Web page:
Professional Affairs Committee
Annual Report 2003
Revision of the tenure and promotion policies occupied most of Professional Affairs' time this academic year. Initially charged with examining the possibility of combining tenure and promotion, the committee has undertaken an extensive revision of existing policy language to clarify as well as streamline the two processes.
Early in September, the committee established a rationale for combining tenure and promotion. It determined that maintaining two separate processes constituted an unnecessary duplication of effort, since the candidate is required to compile two separate documents with two sets of supporting materials for two separate sets of committees. It also examined how having two separate processes may create an unreasonable expectation of tenure given a candidate's ability to apply for promotion the fourth year. The committee also grappled with the problems a combined policy might incur, including the effective discrimination against junior faculty, who would be required to wait an additional two years before applying for promotion. This issue seemed especially important given the new Merit Plan Policy, which was approved by the Board on October 18.
Prior to drafting the bills, Professional Affairs researched AAUP policy as well as how the issue is treated by other comparable universities in the State of Missouri. The committee also consulted with Dr. Alan Journet, a Senate alternate from the Department of Biology, who had asked the Senate to look into the issue. Professional Affairs likewise met with Provost Jane Stephens for an administrative take on combining tenure and promotion with tenure decisions to be made in the fifth year. Provost Stephens agreed to consult with the President regarding this proposal. At this time, Professional Affairs also began discussing the possibility of making the tenure and promotion documents identical.
At its first meeting of the spring semester, Professional Affairs made plans to introduce revisions to the tenure and promotion policies by way of three resolutions calling 1) for the preparation of a single, identical set of tenure and promotion documents, 2) the streamlining of tenure and promotion committees, and 3) the linkage of tenure and promotion, with the tenure decision to be made during the fifth year. The rationale for these resolutions was to gather Senate and constituent feedback prior to the drafting of revisions. After lengthy discussion, the Senate approved the first two resolutions and by straw vote, instructed Professional Affairs not to pursue a combined tenure and promotion policy.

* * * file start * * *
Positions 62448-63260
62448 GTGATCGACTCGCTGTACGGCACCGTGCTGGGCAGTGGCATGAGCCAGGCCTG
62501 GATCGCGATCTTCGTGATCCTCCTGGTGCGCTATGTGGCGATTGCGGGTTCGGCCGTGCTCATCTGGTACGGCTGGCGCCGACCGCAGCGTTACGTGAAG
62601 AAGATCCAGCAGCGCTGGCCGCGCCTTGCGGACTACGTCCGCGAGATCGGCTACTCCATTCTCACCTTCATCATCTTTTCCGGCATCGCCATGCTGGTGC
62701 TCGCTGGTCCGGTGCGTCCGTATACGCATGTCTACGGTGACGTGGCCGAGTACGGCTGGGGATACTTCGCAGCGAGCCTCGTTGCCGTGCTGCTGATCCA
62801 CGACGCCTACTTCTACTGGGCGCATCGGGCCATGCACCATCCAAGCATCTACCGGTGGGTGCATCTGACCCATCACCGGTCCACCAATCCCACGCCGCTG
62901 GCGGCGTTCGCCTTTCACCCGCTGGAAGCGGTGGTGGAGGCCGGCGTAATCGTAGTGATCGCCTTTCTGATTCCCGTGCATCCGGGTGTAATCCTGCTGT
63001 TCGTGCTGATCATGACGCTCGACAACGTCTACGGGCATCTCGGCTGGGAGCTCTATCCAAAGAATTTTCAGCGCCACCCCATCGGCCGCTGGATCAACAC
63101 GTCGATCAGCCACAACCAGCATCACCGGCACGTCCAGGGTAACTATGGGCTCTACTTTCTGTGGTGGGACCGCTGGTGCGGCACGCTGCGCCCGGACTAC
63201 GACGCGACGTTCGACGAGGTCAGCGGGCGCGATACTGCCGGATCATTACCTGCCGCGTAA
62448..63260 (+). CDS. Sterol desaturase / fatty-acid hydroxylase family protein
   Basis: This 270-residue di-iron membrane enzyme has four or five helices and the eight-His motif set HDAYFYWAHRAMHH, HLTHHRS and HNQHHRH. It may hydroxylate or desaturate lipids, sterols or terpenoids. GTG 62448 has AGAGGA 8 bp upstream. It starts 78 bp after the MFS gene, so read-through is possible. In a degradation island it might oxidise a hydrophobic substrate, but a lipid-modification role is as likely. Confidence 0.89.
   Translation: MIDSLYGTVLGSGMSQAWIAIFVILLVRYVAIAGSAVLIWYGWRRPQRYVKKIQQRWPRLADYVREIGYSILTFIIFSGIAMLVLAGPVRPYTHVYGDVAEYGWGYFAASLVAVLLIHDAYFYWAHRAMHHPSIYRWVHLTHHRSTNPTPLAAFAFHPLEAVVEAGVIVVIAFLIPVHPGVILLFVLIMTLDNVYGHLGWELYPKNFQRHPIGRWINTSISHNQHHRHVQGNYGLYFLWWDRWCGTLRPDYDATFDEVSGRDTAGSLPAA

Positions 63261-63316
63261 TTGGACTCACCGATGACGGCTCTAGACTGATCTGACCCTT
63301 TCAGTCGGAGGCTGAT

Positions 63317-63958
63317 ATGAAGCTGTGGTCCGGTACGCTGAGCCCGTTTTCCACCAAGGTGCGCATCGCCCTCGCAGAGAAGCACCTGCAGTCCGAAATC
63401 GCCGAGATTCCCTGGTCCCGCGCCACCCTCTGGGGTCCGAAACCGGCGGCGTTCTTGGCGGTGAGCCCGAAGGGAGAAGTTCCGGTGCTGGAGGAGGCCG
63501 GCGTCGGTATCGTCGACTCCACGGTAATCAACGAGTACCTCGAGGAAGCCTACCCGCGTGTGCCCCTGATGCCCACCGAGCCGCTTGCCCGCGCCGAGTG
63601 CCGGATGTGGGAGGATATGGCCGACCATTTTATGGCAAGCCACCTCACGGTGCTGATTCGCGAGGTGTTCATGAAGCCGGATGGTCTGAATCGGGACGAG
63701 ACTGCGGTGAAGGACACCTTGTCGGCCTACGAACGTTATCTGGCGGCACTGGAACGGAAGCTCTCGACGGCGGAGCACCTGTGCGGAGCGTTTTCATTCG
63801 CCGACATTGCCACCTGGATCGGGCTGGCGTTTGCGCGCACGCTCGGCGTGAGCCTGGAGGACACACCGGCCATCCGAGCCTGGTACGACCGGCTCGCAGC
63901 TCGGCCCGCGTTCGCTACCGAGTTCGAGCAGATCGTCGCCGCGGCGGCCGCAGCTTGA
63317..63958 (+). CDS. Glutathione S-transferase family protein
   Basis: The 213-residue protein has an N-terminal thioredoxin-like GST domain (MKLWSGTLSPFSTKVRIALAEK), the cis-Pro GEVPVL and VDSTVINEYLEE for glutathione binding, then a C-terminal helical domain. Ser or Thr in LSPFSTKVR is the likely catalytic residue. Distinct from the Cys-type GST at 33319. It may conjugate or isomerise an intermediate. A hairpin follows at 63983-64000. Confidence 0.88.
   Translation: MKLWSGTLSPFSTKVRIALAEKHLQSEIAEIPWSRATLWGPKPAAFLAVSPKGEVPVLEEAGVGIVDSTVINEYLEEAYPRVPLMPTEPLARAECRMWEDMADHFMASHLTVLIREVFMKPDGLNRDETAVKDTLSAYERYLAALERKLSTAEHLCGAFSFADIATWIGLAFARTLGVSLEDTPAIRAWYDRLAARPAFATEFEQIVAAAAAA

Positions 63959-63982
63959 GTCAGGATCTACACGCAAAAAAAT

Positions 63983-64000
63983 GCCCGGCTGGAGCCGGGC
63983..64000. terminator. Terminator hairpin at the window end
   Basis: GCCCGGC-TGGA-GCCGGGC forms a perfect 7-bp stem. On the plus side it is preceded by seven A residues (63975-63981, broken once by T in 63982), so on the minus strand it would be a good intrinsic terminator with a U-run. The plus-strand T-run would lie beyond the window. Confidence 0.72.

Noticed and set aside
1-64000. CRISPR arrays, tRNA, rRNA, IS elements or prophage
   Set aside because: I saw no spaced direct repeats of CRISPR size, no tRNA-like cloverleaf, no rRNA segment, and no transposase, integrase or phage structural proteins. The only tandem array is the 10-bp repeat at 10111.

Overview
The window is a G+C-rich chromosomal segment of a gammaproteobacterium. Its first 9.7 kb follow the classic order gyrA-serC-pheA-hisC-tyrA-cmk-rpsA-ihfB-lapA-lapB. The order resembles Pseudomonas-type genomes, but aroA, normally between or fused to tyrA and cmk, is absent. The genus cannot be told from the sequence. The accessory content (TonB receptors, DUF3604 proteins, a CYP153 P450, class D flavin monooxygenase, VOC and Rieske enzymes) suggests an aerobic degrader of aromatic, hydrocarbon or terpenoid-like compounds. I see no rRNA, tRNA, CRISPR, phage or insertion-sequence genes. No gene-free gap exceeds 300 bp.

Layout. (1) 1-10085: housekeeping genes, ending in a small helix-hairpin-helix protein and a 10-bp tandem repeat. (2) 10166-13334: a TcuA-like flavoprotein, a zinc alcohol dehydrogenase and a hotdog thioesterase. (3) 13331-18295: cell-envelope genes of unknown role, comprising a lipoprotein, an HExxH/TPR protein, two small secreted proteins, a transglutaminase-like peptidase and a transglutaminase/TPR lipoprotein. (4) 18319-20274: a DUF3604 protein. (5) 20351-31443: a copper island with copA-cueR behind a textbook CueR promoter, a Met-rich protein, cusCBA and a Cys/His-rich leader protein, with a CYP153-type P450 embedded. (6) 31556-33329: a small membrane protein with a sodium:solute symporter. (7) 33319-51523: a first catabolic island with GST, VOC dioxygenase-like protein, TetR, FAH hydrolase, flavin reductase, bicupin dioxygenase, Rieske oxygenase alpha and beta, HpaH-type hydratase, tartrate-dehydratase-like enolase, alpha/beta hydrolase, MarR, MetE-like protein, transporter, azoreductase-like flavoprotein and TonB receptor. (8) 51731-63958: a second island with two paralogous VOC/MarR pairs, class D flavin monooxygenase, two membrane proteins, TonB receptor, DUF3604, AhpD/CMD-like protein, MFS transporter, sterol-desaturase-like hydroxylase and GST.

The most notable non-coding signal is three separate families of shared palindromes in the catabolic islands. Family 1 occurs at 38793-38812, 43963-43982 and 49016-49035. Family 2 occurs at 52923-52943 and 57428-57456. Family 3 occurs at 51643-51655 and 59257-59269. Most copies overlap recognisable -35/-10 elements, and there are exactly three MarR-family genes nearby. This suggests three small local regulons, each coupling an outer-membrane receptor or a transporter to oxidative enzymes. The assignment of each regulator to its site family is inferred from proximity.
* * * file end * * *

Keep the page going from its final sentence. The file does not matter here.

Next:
Alternate Alan Journet replaced Senator Champine on the Senate and on Professional Affairs during spring semester. Professional Affairs met numerous times between March 7 and April 9 to work on revisions to the tenure and promotion policies. The committee, in addition to incorporating the language approved by Senate resolution, also began a general review of tenure and promotion policy language to address grammar, terminology, redundancy and clarity issues. It introduced the revised policies to the Senate on April 9 and conducted a question and answer forum for the faculty on April 23. Based on Senate feedback, as well as comments received from the faculty at the forum and elsewhere, the committee further revised the policies which were re-introduced at the April 30 concluding Senate meeting for the 2002-2003 academic year.